Combined with Justice Department policies generally precluding commentary on declined prosecutions to protect the rights of uncharged parties, the regulation seems to set up the barest of bare-bones reports from Mueller to Attorney General William P. Barr, and from Barr, in turn, to Congress.
And Barr’s letter to congressional leaders, which hewed tightly to the letter of the regulations, suggests that his immediate revelations will be limited to a recitation of prosecutorial decisions, or, at most, a description of the evidence and reasoning behind those decisions.
But the letter hints at a more detailed set of conclusions when it begins that Mueller has concluded his investigation of Russian interference in the 2016 election. If Mueller’s work is truly done, there are good reasons to conclude that Mueller has passed along, or will before exiting the building, a far more detailed report to Barr.
First, and crucially, Mueller’s core mission is defined as conducting a counterintelligence investigation that we know began in early 2017, including any links or coordination between the Russian government and Donald Trump’s presidential campaign. That’s his first job; prosecuting the guilty comes second.
Any adequate report of Mueller’s investigation, therefore, should include far more than just who he decided to prosecute or not, as mentioned in the regulations.
Mueller’s deputy Andrew Weissmann provided a confirmation of this focus in a closed-door hearing in the Paul Manafort case. Weissmann told the judge that an August 2016 meeting between Manafort, Trump’s campaign chairman, and Russian operative Konstantin Kilimnik “goes, I think, very much to the heart of what the special counsel’s office is investigating.”
That admission clearly is a reminder that Mueller’s focus has been on the possible links between the Trump campaign and Russia, a subject both far larger and fundamentally different from identifying criminal violations.
Third is the matter of Mueller’s own public-mindedness. The dominant portrayal of the special counsel has stressed a dutiful, stay-in-his-lane personal style, and that is no doubt accurate. But he is also a famously intense patriot who urges his employees to think about what they can do for their country every day. He also has devoted his professional life to the rule of law and the integrity of the Justice Department, values that the president has attempted to savage for two years.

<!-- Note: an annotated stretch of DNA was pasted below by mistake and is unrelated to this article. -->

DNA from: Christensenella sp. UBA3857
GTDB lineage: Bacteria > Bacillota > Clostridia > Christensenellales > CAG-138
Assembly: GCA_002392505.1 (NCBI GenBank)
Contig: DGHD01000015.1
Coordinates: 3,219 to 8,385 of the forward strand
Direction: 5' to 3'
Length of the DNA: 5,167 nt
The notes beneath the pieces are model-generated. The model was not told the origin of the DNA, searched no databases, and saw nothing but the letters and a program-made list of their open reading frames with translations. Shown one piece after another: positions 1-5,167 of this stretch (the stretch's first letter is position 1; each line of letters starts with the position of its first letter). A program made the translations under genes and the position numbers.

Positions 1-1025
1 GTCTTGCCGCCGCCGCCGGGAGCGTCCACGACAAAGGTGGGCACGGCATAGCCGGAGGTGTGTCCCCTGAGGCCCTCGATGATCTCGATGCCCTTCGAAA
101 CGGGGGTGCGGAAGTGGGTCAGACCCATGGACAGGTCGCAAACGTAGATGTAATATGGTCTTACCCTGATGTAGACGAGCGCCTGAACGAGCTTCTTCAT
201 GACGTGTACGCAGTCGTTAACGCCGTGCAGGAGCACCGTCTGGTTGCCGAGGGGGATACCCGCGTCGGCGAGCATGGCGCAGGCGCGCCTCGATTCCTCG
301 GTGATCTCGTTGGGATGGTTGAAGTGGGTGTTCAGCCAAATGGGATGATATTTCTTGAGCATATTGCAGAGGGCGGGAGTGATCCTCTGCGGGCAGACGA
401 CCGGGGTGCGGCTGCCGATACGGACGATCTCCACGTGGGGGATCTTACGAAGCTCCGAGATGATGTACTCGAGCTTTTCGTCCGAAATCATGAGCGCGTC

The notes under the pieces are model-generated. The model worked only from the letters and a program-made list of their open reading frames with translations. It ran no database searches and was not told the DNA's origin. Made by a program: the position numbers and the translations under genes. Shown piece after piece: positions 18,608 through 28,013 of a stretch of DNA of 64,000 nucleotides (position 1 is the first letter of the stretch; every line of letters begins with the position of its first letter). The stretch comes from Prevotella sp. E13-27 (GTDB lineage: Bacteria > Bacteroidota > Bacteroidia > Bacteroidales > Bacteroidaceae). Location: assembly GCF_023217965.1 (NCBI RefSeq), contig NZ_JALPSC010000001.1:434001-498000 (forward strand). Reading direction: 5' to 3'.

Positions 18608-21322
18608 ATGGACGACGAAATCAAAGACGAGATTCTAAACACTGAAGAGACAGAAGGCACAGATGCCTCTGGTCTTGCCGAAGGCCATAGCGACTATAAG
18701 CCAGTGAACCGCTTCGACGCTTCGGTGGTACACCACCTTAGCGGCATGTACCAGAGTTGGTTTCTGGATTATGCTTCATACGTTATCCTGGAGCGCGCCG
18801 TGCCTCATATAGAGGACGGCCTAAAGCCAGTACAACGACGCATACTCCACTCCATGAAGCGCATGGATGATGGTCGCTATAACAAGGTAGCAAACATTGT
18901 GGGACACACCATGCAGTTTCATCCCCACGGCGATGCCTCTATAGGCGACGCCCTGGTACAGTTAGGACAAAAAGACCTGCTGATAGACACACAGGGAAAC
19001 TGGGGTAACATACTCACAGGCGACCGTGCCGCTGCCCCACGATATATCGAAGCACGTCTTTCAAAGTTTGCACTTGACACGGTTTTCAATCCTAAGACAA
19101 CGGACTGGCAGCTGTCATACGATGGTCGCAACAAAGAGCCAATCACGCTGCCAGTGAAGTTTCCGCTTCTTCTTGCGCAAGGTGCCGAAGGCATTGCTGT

And on the topic of the broader public interest, that too should guide the actions of Barr, whose judgment will go a long way toward deciding what information is shared with the public and what is kept secret. Starting tomorrow, there will be an immediate tug of war with Congress for this far broader body of information.
It is worth noting that the department has often issued concluding public reports in civil rights investigations that go well beyond charging decisions. And most pertinently, in Watergate, the department special prosecutor turned over to Congress an extensive “road map” of his investigation that became the basis for Congress’s own impeachment inquiry.
A critical point is the department’s policy against indicting a sitting president, which Barr indicated at his confirmation hearings he would retain. It would be outrageous if the president were able to exploit this policy as both sword and shield: The department cannot decline to bring charges against him because of the policy but then at the same time decline to describe his conduct on the ground that he wasn’t charged.
In his confirmation hearing, Barr pledged to provide transparency to the extent permitted by law. His letter Friday suggests that he will do so with respect to Mueller’s main prosecutorial decisions. The more important topic to which we will now move is the wealth of information Mueller developed in his counterintelligence investigation.